Almost 100 years ago, in 1926, a team of architects set out to design the home of the future. In the wake of the first World War, Frankfurt, Germany experienced a huge housing crisis, and the team, headed by Ernst May, was tasked with creating 10,000 new units of worker housing. It was the perfect opportunity to show off the new ideals of modernism, and to create a home that was a shining example of minimalism and efficiency. The perfect modern home needed a perfect modern kitchen, and for its design May turned — unusually at the time — to a woman.
That woman was Margarete Schütte-Lihotzky, Austria's first female architect. Although the kitchen she created retains its loveliness, even almost 100 years later, her main goal was efficiency. In her mind, creating a kitchen where women could best work was the first step towards their independence.
The kitchen was small — only thirteen feet long and seven feet wide. Today's kitchens are conceived as gathering spots, a place for family and friends to congregate, but at the time, the approach to the kitchen was much more practical: it was a space for making meals only. As such, a smaller kitchen was actually desirable, since it reduced the number of steps the lady of the house would have to take while going about her business. (At the time of the building of the worker housing estates, poorer German families were in the habit of gathering in the kitchen, and even sleeping there, since it was usually the warmest room in the house. But the architects of the new order meant to discourage this practice, which they saw as unhygienic.)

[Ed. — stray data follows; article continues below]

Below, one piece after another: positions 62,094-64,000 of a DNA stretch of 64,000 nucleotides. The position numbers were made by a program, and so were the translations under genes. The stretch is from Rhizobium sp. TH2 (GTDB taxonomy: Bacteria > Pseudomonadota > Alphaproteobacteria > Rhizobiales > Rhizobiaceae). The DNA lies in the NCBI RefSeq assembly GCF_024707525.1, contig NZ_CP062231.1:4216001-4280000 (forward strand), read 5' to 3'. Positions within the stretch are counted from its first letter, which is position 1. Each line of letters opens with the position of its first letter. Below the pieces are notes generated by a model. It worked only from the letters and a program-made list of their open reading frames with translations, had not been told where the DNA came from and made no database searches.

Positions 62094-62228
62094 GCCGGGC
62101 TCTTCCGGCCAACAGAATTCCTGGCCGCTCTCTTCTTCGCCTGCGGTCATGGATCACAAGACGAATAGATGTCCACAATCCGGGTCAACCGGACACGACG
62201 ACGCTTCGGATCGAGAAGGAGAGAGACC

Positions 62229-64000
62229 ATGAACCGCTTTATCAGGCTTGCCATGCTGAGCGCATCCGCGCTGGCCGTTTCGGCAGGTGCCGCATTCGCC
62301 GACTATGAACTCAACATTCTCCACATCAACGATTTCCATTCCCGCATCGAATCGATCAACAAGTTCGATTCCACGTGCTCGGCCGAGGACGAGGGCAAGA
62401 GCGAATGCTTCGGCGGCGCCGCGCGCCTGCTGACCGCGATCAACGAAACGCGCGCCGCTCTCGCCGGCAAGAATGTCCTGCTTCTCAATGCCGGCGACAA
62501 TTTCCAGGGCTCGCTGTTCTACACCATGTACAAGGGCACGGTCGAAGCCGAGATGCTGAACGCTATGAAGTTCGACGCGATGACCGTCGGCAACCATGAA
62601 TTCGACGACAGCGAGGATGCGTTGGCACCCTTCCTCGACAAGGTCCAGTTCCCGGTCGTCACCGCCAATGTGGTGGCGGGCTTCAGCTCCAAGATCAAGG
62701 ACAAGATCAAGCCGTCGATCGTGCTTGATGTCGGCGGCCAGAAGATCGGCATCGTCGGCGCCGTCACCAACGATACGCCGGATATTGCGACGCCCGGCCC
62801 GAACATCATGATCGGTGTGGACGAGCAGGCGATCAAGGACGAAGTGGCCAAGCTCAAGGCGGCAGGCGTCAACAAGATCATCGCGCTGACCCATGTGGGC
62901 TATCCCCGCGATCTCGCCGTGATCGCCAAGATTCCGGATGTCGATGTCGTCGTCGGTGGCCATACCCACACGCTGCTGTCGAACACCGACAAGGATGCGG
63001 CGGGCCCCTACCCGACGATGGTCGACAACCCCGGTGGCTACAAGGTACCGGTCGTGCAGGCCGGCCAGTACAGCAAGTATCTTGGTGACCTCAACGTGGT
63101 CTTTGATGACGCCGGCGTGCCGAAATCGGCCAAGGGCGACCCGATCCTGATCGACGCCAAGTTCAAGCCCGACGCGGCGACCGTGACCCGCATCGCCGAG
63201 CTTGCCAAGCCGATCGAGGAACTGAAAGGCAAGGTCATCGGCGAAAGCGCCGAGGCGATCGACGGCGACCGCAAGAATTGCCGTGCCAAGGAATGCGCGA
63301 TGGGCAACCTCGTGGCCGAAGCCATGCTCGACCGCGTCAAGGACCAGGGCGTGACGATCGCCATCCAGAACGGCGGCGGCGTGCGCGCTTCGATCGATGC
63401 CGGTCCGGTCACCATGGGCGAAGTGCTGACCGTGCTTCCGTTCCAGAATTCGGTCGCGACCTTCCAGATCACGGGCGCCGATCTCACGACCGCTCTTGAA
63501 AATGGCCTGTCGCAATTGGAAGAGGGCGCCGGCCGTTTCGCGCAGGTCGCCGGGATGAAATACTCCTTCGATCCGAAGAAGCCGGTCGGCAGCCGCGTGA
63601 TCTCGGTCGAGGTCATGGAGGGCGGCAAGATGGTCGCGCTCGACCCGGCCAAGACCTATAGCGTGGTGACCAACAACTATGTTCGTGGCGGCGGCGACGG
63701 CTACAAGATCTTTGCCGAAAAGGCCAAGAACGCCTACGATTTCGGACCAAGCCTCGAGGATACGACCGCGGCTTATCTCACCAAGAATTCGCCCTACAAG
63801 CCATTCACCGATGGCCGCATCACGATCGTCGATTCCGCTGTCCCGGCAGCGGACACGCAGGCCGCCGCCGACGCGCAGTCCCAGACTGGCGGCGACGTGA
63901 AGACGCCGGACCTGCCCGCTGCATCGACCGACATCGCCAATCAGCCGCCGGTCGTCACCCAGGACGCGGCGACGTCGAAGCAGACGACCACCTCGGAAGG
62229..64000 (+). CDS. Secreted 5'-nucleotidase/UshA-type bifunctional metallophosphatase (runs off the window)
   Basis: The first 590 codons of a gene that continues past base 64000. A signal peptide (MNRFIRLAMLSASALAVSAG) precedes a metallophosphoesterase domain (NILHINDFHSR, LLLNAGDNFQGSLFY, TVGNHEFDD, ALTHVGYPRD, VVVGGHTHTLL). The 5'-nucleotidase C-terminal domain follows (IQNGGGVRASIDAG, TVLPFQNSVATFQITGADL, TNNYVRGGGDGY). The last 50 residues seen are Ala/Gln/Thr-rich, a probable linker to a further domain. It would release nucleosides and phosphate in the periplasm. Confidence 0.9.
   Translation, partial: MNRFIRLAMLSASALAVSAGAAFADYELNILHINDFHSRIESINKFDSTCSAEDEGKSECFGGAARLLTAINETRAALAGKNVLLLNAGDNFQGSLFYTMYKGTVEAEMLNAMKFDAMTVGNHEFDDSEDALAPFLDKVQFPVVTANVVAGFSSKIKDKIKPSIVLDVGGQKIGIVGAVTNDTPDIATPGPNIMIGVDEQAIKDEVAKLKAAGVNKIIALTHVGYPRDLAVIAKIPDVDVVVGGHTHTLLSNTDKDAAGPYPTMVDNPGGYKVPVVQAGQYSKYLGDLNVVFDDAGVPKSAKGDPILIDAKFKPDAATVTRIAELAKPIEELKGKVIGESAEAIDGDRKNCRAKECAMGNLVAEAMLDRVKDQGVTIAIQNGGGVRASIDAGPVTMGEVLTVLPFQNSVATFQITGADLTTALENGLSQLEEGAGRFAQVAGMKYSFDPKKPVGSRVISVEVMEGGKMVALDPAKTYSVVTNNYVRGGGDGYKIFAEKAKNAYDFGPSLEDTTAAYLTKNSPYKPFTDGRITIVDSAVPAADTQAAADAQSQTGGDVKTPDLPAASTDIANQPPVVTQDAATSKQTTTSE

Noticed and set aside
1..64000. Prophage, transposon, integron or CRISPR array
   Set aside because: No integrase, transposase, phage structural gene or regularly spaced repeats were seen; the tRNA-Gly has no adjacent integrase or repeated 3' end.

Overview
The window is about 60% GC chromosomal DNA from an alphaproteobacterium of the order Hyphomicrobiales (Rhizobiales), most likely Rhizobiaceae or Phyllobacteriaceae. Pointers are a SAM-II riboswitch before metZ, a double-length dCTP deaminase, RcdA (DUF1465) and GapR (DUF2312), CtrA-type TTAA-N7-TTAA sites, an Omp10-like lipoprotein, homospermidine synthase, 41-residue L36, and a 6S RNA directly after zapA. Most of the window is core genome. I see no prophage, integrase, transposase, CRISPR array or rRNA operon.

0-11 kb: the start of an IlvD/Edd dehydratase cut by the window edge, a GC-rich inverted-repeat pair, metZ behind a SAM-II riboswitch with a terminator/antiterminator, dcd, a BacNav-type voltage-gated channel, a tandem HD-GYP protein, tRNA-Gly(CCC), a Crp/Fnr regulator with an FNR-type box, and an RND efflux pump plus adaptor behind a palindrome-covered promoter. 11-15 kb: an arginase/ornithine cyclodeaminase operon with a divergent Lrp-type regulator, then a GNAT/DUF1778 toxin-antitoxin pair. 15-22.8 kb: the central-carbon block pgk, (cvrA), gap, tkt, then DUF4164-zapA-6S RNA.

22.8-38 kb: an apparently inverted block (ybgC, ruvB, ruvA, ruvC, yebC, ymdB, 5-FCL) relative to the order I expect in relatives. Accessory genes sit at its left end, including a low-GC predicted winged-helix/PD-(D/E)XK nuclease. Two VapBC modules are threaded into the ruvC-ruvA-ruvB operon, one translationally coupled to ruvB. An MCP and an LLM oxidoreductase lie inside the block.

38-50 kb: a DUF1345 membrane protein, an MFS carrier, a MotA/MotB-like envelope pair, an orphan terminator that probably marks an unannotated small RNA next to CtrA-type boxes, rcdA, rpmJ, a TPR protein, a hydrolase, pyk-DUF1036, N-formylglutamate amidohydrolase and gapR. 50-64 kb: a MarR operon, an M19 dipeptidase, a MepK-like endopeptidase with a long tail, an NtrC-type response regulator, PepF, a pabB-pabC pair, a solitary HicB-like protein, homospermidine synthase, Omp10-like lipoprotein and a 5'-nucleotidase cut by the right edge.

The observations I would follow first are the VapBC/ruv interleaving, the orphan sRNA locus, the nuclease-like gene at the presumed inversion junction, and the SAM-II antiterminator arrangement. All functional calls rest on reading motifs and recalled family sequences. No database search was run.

Schütte-Lihotzky was inspired by the work of Christine Frederick, who translated new ideas about industrial efficiency into recommendations for efficiency in all kinds of household tasks, including cooking. She took notes from real-life examples of small, efficient kitchens, in ship galleys and railroad cars. And she was also inspired by the kitchen Benita Otte created for the Bauhaus' Haus am Horn in 1923, which had something that was then considered quite radical: a long, continuous countertop.
The Frankfurt kitchen had a wall of cabinets on one side, which included the sink, with a built-in dish drainer above. On the same wall you'll see another one of Schütte-Lihotzky's thoughtful and efficient touches: a set of built-in aluminum storage bins for dry goods, each with a handle, a spout for pouring, and a label to indicate its contents. (Some housewives chafed at the rigidness of the pre-labeled bins, but they sure did look nice.)
On the opposite side of the kitchen was the stove, and the 'cook box' for keeping things warm. In front of the kitchen's window was a worktable, with a stool so the lady of the house could sit while doing food prep. The worktable had a built-in 'garbage drawer' (which would've been considered sufficient, since most folks generated substantially less garbage back then). In front of the worktable, an ironing board folded down from the wall, when needed.
One thing the kitchen did not include was a refrigerator. At the time, home refrigerators were still relatively new, quite expensive, and considered an extravagance in a place like Frankfurt where most people shopped every day.
You may not long to put your rice into little bins, and you almost certainly haven't dreamed about going without a refrigerator, but even so, almost 100 years after its inception, the Frankfurt kitchen still feels strangely modern. Through countless publications, it was hugely influential on succeeding kitchen designs on both sides of the pond — and like all good designs, it has stood the test of time. It is, essentially, the prototype for the modern kitchen.